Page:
Can the IRS be Friendlier and More Efficient at the Same Time?

Published Categorized as IRS Debts, Tax Procedure
Can The Irs Be Friendlier And More Efficient At The Same Time?
Can The Irs Be Friendlier And More Efficient At The Same Time?

The Treasury has been working on stepping up its exam and collections efforts. As a result the IRS appears to be moving back its pre-Revenue Restructuring Act (RRA) of 1998 posture, which was enacted as a result of numerous IRS abuses. Yet, the IRS is still bound by the RRA.

Are We Asking Too Much Of The IRS To Be More Efficient And Friendlier At The Same Time? Is That Possible? If So, How?

The short answers are that we are not asking too much and it is possible. Now, for the most part, IRS personnel are friendly. However, all that means is that they are a little more polite and they may even smile when they make false statements (citing notes of conversations that did not occur), make intentionally deceptive statements (purporting to state the law by reading a document aloud while intentionally skipping over the part that is helpful for clients, implying that the part that was read was all there was – even though the listener had copy of the exact same document in front of them), and flat out stating that they will not consider a taxpayers case (even though the internal revenue code, treasury regulations, and the internal revenue manual require that they do so).

I often encounter honest and fair IRS personnel that carry out their duties with the utmost integrity. But I have also encountered an increasing number of abusive IRS employees as of late. The increasing frequency of these encounters is probably a result of the Bush administration giving the IRS the go-ahead to ramp up its exam and collection efforts, an action which probably stirred up anti-taxpayer sentiment in the IRS that was previously dormant.

Taxpayers Frustration Increases Towards The IRS?

Regardless of the cause, I have been getting the impression that taxpayers’ are becoming more and more frustrated by the IRS. In fact, anti-IRS sentiment seems to have been increasing so much as of late that many taxpayers have begun talking about taking alternative actions against IRS personnel, such as bringing various types of civil suits against IRS personnel and even taking steps to harm IRS personnel financially. For example there seems to be an increasing number of taxpayers who are filing frivolous liens and financing statements against IRS personnel. We saw this recently in US v. Stouder II, which involved a taxpayer who filed financing statements against two IRS employees in the amount of $300 million, in an effort to harm the IRS employees’ personal credit rating. The federal court declared the financing statements void; however, the IRS employees credit rating was probably harmed. The taxpayer probably achieved his aim.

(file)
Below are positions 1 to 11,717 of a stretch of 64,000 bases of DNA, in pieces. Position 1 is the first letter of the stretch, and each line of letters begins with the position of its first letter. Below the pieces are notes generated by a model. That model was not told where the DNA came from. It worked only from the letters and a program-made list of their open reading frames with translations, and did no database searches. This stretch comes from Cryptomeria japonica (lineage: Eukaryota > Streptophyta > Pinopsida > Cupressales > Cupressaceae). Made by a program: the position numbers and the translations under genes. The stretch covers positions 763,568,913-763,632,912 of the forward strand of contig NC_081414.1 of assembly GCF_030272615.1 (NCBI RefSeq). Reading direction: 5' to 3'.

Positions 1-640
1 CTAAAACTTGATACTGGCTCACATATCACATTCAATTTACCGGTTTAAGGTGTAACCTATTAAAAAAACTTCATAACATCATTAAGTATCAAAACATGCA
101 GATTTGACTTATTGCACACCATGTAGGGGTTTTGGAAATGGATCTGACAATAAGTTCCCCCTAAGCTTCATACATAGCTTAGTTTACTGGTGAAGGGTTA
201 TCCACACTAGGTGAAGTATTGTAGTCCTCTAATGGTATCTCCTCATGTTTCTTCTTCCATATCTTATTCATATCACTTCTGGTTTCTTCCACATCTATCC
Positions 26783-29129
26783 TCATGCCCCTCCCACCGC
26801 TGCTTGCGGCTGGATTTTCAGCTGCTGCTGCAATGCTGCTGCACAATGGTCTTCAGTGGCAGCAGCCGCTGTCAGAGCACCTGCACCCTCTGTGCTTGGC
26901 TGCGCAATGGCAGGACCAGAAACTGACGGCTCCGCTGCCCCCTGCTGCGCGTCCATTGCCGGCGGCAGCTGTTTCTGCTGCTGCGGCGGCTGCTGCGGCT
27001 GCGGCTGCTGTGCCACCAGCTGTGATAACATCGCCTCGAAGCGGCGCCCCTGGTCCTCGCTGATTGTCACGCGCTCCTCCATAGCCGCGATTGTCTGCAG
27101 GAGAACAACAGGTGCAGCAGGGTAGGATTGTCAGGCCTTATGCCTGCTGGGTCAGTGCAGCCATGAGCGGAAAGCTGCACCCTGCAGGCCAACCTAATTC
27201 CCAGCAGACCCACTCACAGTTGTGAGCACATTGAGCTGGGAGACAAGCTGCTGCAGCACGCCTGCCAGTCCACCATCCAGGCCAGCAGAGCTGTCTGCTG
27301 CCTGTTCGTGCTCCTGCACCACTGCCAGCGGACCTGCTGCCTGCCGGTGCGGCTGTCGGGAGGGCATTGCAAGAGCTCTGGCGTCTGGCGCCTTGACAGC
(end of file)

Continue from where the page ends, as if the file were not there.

I feel caught in the middle. Of course I would never counsel a taxpayer to file a frivolous or fraudulent document or case, nor would any other tax attorney that I know. It is wrong. Taxpayers who file such cases should be subject to sanctions. However, taxpayers should have some more effective means of redressing grievances against abusive IRS personnel. We already have laws on the books that deal with these types of acts, yet this cat-and-mouse game continues. This game harms the IRS’s image, it hinders the collections of tax revenues, and it is a wasteful use of limited resources.

How Can There Be Some Improvement ? Who To Blame?

If there is to be some improvement it must start with the IRS. The IRS must admit that there is a problem. IRS personnel at the highest and lowest levels must begin to discover and weed out abusive employees. Moreover, the IRS must begin to recruit and retain fair and honest employees. Of course this would probably entail paying higher wages and seeking higher qualified employees. These steps should be taken before the IRS increases its collections activities; otherwise we will see more and more IRS abuses and taxpayers pursuing alternative remedies – a tit for tat scenario similar to the one that prompted Congress to enact the friendlier-IRS RRA. In the end, honest taxpayers are the ones that are harmed by this game. Why should honest taxpayers be subject to an increasing frequency of IRS abuses (which may very well be a response to previous abusive actions by other taxpayers)? At this point it is not likely that the IRS is going to change voluntarily, so Congress should preemptively act to halt this wasteful game.

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